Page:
If you did not know any better, you would say Ghost of Tsushima accurately portrays the people and events of late 13th century Japan. This is thanks to the pure genius of its storytelling, characters and cultural significance. Sucker Punch went leaps and bounds beyond to bring an authentic world to life with which is grounded in reality. Every death felt like a heroic sacrifice, every landscape was an opportunity to take a screenshot, every temple felt as if it took decades to craft and every character managed to find their place in my heart.
There’s so much going on in Ghost of Tsushima that tugs at your heartstrings. So many themes of betrayal, honour, love, hate and most important of all, how the people of Japan were led by belief. Even if it meant their ignorance would lead them to death by their own blade. Ghost of Tsushima is a huge game with so much to see and do. Sure, its gameplay is not perfect but its storytelling and authentic Japanese approach make it a breath of fresh air in a time where open-world games are just big for the sake of being big.
“We all face this constant battle of being true to ourselves and conforming to how society wants us to behave and live.”
Ghost of Tsushima follows Jin Sakai, a samurai warrior who lost his father a few years prior to the Mongol invasion. He was brought up and trained by his uncle Lord Shimura who is abducted by the ruthless Mongol leader Khotun Khan at the start of the game. Things happen and Jin sets off on a heroic quest to take back the island and save his uncle. He meets a cast of charming characters along the way such as Yuna, Masako and others. If anything, Ghost of Tsushima features some of the best cast members in an open-world video game to date. Even days after the end-game credits rolled, I thought about them and how they contributed to the game’s narrative.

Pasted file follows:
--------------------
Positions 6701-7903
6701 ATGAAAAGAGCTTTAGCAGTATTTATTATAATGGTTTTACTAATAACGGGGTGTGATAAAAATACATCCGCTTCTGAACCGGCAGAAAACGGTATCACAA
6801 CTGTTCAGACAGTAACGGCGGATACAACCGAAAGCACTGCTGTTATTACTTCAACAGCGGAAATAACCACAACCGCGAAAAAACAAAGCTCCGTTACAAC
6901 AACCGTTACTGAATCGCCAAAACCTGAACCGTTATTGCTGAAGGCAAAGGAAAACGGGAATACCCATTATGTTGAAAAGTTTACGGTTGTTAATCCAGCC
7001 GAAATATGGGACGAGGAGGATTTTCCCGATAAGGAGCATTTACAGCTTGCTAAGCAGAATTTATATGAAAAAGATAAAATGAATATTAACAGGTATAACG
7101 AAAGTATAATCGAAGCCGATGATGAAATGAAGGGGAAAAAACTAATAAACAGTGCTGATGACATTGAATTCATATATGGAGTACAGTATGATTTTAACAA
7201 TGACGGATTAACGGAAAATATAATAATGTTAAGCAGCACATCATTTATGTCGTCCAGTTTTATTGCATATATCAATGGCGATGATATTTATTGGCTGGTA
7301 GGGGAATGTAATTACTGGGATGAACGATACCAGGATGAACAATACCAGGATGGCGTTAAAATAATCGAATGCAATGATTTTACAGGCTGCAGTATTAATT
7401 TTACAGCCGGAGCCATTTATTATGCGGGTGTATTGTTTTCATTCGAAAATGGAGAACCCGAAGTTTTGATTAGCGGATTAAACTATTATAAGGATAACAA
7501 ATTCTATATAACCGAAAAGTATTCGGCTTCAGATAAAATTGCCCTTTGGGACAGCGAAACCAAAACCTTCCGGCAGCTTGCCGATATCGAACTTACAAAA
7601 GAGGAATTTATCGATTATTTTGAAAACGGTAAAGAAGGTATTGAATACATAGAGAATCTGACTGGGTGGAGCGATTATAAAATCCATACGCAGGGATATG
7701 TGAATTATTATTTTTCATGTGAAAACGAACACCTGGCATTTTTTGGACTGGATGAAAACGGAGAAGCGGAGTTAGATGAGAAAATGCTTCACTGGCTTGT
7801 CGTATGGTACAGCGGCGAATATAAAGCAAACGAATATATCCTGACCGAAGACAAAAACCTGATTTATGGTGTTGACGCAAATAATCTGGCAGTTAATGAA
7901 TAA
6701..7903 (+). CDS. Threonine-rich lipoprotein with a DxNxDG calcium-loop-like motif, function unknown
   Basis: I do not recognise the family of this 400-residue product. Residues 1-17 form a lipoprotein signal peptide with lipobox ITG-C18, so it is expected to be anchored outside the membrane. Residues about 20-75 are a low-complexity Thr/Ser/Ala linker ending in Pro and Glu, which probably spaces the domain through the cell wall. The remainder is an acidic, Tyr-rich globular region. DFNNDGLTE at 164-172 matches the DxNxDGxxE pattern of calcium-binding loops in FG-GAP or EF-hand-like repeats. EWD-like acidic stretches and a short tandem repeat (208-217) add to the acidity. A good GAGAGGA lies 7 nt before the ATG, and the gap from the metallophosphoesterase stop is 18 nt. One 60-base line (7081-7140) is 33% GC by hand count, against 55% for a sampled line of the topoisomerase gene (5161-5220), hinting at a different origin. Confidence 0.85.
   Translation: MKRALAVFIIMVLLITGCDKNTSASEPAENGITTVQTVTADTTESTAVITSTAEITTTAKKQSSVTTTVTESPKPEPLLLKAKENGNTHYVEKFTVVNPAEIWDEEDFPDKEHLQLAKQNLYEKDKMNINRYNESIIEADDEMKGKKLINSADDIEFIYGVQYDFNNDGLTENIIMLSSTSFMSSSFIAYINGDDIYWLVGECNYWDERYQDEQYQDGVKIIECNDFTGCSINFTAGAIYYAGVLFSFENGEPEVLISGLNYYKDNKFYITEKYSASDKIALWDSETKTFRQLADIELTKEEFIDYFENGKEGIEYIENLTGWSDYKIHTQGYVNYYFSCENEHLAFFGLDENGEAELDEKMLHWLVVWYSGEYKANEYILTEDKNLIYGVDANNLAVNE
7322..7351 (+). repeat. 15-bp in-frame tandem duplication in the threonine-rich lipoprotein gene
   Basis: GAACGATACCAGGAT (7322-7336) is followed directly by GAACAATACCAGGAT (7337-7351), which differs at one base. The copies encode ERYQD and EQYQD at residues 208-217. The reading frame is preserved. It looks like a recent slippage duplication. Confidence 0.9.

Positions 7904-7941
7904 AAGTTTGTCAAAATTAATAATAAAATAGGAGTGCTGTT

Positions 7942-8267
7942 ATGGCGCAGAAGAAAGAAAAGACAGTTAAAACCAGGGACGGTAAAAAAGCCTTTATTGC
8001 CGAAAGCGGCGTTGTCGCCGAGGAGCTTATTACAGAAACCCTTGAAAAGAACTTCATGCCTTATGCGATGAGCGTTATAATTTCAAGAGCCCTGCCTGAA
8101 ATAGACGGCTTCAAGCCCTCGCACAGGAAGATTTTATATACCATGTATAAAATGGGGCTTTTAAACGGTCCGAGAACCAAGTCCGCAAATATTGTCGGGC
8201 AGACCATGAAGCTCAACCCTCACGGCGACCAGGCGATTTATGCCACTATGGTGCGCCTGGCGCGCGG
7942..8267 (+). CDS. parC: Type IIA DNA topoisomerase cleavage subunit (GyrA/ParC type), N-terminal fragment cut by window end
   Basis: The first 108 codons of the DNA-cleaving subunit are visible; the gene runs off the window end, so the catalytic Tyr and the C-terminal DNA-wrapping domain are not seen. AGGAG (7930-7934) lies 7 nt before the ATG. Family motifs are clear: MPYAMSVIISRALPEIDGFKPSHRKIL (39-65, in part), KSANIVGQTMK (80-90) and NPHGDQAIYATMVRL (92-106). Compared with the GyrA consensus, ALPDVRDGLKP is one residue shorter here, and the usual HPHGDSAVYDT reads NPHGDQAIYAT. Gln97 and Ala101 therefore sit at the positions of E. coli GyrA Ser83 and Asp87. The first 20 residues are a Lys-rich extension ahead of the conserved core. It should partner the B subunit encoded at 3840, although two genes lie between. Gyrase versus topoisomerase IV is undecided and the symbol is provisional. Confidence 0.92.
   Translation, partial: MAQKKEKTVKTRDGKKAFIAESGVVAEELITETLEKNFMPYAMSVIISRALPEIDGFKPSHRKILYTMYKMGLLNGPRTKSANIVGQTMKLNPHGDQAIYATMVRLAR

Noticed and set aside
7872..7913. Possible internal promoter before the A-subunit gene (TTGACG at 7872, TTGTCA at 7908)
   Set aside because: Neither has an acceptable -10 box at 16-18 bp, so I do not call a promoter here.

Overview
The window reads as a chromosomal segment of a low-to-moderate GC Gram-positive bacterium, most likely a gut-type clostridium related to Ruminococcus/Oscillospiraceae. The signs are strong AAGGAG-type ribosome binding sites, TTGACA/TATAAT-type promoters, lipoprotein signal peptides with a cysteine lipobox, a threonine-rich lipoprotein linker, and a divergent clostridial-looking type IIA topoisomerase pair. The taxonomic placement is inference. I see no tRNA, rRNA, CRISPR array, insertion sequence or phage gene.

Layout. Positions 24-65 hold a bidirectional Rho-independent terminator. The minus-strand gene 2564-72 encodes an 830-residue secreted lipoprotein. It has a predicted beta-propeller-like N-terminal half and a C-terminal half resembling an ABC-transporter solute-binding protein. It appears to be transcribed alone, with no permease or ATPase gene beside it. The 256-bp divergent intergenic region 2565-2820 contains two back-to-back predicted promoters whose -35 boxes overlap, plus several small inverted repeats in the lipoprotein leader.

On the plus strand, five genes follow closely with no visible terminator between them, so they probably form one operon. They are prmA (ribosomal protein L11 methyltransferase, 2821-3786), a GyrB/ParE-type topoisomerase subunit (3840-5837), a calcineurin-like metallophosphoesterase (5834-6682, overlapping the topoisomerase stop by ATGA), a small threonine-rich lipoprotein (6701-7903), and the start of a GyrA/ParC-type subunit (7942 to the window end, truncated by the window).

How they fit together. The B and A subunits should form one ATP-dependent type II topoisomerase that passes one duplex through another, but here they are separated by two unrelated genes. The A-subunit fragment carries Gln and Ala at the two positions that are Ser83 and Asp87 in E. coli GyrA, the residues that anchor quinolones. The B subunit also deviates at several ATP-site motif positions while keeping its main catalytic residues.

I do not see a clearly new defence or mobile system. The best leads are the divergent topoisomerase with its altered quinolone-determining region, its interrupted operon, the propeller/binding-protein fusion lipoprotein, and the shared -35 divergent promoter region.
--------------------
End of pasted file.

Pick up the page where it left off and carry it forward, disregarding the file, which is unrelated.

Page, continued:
It also helps that throughout the game Jin sets off on side quests tied into each of these character’s past. Yuna’s brother Taka had been locked up and forced to make weapons for the Mongols. Jin sets off to save him. Masako’s family were murdered and Jin helps her uncover how it happened and exact revenge. These quests play out throughout the game and tie into the overall progression quite nicely.
By the end, I felt fully invested in these characters thanks to the superb writing of each quest. Sucker Punch did not hold back on the lore too as every character and their story acted like a lesson in history class delving deeper into Japanese mythology and culture. I felt more enlightened than ever and even picked up on some Japanese language tricks by the end of the game. This was thanks to the ability to play the entire game with English subtitles and Japanese dub. It really helped bring the experience to life.
We then have lead roles. Jin Sakai does a terrific job throughout the game as he battles his inner demons of abandoning the Samurai way in favour of becoming the Ghost. The samurai believe in honour and facing their opponents head-on while Jin’s current situation forces him to become a silent ghost taking enemies down in the shadows while at the same time being brutal in face-offs and sieges. Throughout the game, Jin’s unique storyline becomes the game’s main focus and his struggle between his samurai past and saving the island by any means possible plays out brilliantly.